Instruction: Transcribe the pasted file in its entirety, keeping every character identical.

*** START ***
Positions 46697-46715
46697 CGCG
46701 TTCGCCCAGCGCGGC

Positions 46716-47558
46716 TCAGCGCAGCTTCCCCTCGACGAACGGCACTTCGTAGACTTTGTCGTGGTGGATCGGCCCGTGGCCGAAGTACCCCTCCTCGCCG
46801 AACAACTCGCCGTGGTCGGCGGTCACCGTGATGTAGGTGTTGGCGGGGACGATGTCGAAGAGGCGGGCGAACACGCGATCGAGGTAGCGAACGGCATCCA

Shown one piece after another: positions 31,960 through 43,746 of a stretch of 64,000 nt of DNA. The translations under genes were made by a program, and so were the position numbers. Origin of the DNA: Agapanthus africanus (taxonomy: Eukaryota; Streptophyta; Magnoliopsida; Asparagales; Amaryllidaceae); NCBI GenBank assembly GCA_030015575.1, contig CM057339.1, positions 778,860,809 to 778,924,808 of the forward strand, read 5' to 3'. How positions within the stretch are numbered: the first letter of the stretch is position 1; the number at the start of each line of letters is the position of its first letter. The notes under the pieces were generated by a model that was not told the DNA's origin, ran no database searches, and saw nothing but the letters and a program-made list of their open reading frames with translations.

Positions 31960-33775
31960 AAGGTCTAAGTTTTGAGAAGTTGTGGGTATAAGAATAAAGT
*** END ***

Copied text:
Positions 46697-46715
46697 CGCG
46701 TTCGCCCAGCGCGGC

Positions 46716-47558
46716 TCAGCGCAGCTTCCCCTCGACGAACGGCACTTCGTAGACTTTGTCGTGGTGGATCGGCCCGTGGCCGAAGTACCCCTCCTCGCCG
46801 AACAACTCGCCGTGGTCGGCGGTCACCGTGATGTAGGTGTTGGCGGGGACGATGTCGAAGAGGCGGGCGAACACGCGATCGAGGTAGCGAACGGCATCCA

Shown one piece after another: positions 31,960 through 43,746 of a stretch of 64,000 nt of DNA. The translations under genes were made by a program, and so were the position numbers. Origin of the DNA: Agapanthus africanus (taxonomy: Eukaryota; Streptophyta; Magnoliopsida; Asparagales; Amaryllidaceae); NCBI GenBank assembly GCA_030015575.1, contig CM057339.1, positions 778,860,809 to 778,924,808 of the forward strand, read 5' to 3'. How positions within the stretch are numbered: the first letter of the stretch is position 1; the number at the start of each line of letters is the position of its first letter. The notes under the pieces were generated by a model that was not told the DNA's origin, ran no database searches, and saw nothing but the letters and a program-made list of their open reading frames with translations.

Positions 31960-33775
31960 AAGGTCTAAGTTTTGAGAAGTTGTGGGTATAAGAATAAAGT